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Gender at the Shared Conversations

There’s been quite a lot of reflection on sexuality on this blog already, but here I want to turn to gender and to focus on my experience in the Regional Shared Conversations, as a woman. My thanks to the various friends whose questions about it all have helped me to think this aspect through!

Gender: what’s changed?

When we think about our church’s response to the varieties of human sexuality, I do think it’s useful to keep in mind today the debates around the ordination of women. I was involved in those as a lay woman, as a member of the Movement for the Ordination of Women, and as a member of the C of E’s decision-making body, the General Synod. Two aspects of my experience stand out for me: first, the need to overcome a view of myself as somehow inferior just by being embodied as a woman, and second, the need to make it clear that my commitment to the ordination of women was not motivated by any personal ambition. Ambition, of course, is a Bad Word in the church, to be denied at all costs.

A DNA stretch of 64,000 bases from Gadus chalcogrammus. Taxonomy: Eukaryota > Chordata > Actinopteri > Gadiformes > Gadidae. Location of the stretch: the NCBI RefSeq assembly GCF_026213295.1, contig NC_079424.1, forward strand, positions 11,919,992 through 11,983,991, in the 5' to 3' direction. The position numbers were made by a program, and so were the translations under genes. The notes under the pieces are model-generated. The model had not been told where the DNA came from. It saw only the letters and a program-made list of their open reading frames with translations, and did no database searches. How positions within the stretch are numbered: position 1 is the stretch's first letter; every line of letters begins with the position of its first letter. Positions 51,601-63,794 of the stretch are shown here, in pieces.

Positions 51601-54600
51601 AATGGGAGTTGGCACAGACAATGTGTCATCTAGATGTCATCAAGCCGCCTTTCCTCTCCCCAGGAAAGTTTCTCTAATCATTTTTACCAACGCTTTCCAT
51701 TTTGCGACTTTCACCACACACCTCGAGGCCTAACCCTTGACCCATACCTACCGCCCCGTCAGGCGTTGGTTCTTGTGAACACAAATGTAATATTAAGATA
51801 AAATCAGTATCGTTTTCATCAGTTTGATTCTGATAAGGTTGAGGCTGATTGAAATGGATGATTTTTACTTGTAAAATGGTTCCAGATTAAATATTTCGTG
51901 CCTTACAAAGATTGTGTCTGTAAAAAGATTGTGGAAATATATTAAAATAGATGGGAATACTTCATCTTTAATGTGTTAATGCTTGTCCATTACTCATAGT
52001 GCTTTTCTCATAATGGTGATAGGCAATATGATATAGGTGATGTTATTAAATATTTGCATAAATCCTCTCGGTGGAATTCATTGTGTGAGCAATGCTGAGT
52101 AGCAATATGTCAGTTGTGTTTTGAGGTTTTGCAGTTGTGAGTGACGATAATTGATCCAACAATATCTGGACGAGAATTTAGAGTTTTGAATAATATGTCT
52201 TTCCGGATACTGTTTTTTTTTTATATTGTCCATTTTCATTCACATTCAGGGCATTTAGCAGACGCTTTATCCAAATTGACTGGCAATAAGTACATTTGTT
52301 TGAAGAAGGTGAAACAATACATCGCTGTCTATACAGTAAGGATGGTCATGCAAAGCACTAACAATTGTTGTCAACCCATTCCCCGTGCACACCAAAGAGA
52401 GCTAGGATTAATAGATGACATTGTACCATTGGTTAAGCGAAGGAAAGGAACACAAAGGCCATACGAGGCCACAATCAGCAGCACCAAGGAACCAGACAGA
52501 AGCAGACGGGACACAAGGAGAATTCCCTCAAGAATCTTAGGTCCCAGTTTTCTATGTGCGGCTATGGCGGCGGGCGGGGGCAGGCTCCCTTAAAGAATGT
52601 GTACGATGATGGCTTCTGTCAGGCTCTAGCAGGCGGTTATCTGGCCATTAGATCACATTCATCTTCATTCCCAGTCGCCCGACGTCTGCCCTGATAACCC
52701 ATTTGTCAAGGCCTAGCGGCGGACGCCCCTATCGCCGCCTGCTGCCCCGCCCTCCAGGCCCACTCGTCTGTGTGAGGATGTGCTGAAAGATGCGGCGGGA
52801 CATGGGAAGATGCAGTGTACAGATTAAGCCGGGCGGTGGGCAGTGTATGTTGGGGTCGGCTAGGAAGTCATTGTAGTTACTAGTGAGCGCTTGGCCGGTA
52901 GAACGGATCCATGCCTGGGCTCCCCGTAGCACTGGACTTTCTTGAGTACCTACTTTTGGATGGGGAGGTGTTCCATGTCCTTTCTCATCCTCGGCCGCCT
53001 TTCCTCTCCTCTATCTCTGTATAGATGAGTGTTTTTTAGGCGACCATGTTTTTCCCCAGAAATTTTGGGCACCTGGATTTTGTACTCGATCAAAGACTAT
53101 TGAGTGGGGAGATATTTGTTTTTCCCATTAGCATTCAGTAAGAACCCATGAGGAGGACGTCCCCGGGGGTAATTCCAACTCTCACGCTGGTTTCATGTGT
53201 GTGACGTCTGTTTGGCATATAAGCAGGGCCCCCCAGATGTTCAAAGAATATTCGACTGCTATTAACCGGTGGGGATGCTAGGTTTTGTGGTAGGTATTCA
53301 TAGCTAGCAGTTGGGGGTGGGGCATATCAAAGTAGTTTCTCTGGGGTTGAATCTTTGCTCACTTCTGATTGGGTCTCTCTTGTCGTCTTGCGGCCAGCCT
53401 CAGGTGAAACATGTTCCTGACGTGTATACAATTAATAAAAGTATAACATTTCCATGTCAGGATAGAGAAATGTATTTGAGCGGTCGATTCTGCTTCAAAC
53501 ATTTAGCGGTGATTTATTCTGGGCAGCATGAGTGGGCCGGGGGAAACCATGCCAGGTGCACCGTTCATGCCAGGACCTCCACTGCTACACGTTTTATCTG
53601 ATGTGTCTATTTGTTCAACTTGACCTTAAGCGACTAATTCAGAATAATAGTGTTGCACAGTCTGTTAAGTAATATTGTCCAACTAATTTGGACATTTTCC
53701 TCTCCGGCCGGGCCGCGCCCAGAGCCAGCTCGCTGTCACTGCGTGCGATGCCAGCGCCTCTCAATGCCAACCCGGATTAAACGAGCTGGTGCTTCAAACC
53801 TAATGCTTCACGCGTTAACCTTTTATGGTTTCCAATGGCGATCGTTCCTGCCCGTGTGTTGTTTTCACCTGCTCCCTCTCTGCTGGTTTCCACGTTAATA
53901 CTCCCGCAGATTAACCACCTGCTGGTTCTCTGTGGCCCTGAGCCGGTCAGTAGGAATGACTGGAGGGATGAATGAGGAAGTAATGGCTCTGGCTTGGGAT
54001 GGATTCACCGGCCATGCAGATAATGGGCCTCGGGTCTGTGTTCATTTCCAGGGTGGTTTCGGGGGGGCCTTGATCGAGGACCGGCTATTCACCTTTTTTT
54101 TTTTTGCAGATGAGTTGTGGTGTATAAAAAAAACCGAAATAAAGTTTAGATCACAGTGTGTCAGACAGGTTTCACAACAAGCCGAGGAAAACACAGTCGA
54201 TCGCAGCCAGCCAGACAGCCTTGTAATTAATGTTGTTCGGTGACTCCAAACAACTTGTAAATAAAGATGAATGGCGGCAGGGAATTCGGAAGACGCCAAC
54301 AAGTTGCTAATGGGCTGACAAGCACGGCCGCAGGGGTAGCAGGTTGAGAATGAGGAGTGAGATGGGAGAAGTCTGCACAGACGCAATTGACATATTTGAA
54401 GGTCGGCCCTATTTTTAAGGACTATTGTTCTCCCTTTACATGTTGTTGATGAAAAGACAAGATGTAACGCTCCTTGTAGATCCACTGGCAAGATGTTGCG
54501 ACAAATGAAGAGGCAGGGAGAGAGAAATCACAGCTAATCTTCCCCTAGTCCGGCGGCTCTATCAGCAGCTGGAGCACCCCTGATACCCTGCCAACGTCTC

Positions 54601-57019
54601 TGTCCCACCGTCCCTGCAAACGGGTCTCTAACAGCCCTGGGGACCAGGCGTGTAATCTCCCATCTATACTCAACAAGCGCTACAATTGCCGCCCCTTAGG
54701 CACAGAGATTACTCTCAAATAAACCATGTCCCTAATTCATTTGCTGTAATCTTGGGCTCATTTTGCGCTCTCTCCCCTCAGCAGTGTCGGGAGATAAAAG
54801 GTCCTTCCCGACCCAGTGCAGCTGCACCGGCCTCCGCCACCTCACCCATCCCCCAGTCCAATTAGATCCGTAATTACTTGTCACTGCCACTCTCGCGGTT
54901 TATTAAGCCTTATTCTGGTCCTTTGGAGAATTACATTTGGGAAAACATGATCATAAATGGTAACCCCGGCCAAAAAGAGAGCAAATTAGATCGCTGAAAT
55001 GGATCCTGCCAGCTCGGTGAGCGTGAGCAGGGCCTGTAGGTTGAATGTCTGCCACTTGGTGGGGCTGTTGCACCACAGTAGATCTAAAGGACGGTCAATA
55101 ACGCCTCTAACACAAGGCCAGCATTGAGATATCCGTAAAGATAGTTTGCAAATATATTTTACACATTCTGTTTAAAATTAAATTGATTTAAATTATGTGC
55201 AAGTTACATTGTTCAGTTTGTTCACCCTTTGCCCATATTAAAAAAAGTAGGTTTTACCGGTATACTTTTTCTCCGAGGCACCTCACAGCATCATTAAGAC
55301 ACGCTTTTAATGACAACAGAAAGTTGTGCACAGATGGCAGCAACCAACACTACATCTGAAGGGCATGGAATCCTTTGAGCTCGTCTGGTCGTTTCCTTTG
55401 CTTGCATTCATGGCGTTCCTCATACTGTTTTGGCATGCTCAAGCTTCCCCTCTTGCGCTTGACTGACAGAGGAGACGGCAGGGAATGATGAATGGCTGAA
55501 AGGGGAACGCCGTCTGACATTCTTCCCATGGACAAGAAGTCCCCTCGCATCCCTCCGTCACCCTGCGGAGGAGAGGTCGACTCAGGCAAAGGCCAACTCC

Historically, and even now, women’s bodies have been represented as impure and carrying taint. During the time when the ordination of women question was live, a debate was broadcast on television from All Souls, Langham Place. I’ve tried and failed to find any reference to it beyond my own memory, which includes hearing a speaker propose that women could never be priests, because they menstruate. Continue reading